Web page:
This Meghalaya Comedian Did a Whole Set
A couple days ago, comedian Abhineet Misra performed a unique set, during which he said, “Two days ago, an Indian minister said he wanted to put Indians into space to look for extra-terrestrial life. I am like, ‘Bro, why don’t you put Indians into that mine, to look for terrestrial life, 15 of them’.”
It’s been nearly a month since 15 people got trapped in an illegal rat-hole mine in Meghalaya on December 13. However, unlike the Thai boys from last year or the little Indian boy who got trapped in a borewell a couple of years ago, this tragedy hasn’t sparked the national or international outrage it deserves.
As we continue to coo over pictures of celebrity babies and rage on Twitter about the latest dimwitted thing to escape a public figure’s mouth, real human lives are being lost in a mad tussle for eyeballs, clicks and votes.
Also read: Rescue Operations Hit Roadblock on Day 25 of Meghalaya Mine Mishap
Fed up with the status quo, Abhineet Misra, a comedian from Meghalaya, has released a five-minute video, titled ‘Stand Up (Not Comedy)’. In it, Misra calls out friends and acquaintances for their casual ignorance about the state (there’s more to the north east than Assam); politicians, actors and the media for their callous treatment of the state and its people.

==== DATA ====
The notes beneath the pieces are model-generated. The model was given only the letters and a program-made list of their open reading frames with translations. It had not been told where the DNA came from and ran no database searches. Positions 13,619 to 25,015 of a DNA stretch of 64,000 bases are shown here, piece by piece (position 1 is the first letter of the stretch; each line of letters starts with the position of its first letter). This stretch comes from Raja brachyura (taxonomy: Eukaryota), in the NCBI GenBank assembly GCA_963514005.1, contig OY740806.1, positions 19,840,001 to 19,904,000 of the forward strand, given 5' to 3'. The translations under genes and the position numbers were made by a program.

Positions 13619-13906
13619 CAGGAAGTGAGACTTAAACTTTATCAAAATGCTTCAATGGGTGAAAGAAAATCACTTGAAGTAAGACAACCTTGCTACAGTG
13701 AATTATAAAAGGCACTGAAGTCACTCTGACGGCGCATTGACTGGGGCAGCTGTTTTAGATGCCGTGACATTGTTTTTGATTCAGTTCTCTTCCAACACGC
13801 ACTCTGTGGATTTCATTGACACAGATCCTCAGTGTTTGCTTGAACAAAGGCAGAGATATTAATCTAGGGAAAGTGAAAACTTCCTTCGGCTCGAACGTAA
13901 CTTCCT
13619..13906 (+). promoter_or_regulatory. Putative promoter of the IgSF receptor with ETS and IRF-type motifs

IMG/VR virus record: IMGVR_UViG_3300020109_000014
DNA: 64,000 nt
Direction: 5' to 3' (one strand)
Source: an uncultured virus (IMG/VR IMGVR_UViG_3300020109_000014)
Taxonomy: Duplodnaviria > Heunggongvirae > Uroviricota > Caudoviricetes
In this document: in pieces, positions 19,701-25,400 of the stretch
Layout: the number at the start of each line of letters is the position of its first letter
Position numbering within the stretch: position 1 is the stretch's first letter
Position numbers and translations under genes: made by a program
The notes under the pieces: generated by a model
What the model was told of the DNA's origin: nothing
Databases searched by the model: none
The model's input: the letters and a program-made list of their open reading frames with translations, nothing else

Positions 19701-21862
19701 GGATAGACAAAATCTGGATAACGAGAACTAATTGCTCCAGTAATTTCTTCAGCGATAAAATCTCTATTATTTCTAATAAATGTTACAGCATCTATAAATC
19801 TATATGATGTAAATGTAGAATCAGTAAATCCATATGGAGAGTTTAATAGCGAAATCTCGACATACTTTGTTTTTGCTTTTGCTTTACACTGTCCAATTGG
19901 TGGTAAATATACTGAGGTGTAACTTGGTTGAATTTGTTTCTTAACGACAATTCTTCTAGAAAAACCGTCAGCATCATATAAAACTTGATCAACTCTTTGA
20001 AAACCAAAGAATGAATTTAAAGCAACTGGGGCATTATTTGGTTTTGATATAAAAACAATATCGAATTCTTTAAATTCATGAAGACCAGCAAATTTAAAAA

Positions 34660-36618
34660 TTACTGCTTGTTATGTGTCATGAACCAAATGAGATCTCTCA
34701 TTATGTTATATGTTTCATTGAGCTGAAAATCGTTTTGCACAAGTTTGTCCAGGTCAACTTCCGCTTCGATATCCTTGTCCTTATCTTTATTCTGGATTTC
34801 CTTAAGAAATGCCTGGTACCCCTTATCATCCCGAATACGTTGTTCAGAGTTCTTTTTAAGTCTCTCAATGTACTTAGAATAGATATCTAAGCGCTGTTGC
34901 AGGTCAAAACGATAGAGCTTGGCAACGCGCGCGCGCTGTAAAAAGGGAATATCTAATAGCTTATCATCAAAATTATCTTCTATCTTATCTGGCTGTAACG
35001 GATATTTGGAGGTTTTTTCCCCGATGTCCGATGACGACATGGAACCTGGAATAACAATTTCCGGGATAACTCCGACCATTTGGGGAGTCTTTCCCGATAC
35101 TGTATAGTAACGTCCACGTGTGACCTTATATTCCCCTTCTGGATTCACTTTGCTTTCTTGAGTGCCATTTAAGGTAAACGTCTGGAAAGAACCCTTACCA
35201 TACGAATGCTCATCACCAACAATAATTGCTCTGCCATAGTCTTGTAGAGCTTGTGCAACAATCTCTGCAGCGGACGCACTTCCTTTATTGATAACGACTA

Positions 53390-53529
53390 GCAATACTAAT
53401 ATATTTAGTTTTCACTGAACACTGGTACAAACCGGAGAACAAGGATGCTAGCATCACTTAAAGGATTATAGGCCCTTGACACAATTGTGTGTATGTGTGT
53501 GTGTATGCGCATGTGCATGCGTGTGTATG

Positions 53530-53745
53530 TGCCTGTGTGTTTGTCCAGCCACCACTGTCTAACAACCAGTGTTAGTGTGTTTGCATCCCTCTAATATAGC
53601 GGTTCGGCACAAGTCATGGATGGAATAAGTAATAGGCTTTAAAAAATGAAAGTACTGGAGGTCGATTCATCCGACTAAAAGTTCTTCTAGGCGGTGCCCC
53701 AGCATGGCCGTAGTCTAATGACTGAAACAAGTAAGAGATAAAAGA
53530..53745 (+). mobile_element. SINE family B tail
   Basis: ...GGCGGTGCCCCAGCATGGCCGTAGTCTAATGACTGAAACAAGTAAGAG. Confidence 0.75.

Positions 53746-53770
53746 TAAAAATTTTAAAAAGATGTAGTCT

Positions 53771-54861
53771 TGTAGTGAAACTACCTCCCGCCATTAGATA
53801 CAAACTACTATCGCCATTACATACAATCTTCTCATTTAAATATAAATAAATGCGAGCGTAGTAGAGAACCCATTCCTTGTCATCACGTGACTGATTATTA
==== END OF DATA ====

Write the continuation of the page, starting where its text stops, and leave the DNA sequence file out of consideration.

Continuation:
Referring to Prime Minister Narendra Modi, Misra wonders if Modi would be more interested in visiting Meghalaya if it was an international destination.
Also read: Two Miners Found Dead in Another Illegal Meghalaya Coal Mine
He goes on to ask what’s the use of boasting about bullet trains and massive statues if it took the government 15 days to get 10 high pressure water pumps from Delhi to Meghalaya to pump water out of the mine the people are trapped in.
Misra doesn’t spare the opposition either, calling out Rahul Gandhi for expressing sympathy but not mobilising any of the 20 Congress MLAs in Meghalaya’s assembly. As he put it, if Gandhi wanted to do something about the situation, he could have.
The final blow comes at the end, where Misra – who has been speaking on a stage, looking down at what we assume is the audience – swivels the camera to show an empty room. Because that’s how it feels when you’re from the northeast looking for the media’s attention and empathy.